I have got to tell everybody about this great new item, Eco Canteen. It is a real life solution to a big environmental problem, the toxic plastic bottle. I have posted about plastic bottles in the past, at Toxic Plastics , but I have only begun to tap the subject. If you don’t get what all the fuss is about, then you need to read the posts I did previously after you read this one. I am sure you will be looking for an alternative as soon as you realize what a huge problem this has become.

Here are some real, scary and documented facts about plastic and plastic bottles.

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How to Green the Oil Change

Everybody knows that a regular oil change improves your cars performance, helps with gas consumption and lowers emissions but did you know that an improper oil change can negate all of these gains? According to the EPA, nearly 200 million gallons of used motor oil is improperly disposed of every year here in the USA. Horrible fact: The oil from just one oil change can contaminate one million gallons of water, which equates to a year’s supply for 50 people. Ouch.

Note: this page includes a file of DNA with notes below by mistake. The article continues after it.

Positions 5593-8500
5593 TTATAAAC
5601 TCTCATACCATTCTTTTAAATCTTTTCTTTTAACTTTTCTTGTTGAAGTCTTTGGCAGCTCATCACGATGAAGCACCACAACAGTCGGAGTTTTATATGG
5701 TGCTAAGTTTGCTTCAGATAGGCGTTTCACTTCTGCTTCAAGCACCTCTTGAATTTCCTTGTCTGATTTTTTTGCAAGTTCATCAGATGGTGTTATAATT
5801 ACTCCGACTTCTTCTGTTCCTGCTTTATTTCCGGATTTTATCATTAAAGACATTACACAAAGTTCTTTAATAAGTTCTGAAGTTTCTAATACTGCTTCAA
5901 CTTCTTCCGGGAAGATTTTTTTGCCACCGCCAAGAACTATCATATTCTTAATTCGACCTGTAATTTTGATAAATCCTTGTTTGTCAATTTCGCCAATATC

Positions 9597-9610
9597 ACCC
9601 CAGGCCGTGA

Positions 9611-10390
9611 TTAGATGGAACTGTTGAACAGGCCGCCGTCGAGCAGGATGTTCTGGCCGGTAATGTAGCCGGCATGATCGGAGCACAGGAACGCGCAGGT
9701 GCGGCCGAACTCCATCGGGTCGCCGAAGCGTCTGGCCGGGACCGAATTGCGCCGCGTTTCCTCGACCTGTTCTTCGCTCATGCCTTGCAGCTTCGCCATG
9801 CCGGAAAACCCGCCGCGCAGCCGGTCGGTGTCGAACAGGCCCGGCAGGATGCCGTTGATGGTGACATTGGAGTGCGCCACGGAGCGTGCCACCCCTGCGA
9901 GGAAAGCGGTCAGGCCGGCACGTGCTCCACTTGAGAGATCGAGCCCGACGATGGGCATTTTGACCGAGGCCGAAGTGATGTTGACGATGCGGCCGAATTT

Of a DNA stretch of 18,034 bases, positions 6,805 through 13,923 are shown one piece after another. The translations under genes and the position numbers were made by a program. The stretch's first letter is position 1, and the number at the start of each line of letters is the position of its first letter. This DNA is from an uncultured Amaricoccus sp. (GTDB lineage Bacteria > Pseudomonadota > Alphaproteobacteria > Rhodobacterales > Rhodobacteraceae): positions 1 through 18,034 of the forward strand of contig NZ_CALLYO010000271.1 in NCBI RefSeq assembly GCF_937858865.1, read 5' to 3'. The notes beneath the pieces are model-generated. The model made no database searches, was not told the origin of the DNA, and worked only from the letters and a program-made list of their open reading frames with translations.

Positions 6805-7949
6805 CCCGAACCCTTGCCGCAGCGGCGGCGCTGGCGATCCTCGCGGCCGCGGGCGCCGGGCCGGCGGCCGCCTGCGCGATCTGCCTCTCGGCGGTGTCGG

But no one wants to discourage you from changing the oil and also not from doing it yourself. As I pointed out, oil changes improve your cars performance and doing it yourself saves a lot of money. But if you are a do-it-yourself oil changer, the EPA has provided the following guidelines to ensure the process is as clean as possible. You can read more about it at the EPA website HERE. Or you can just hang in with me, since you’re already here, for the basic guidelines.

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More Ways to Green the Kitchen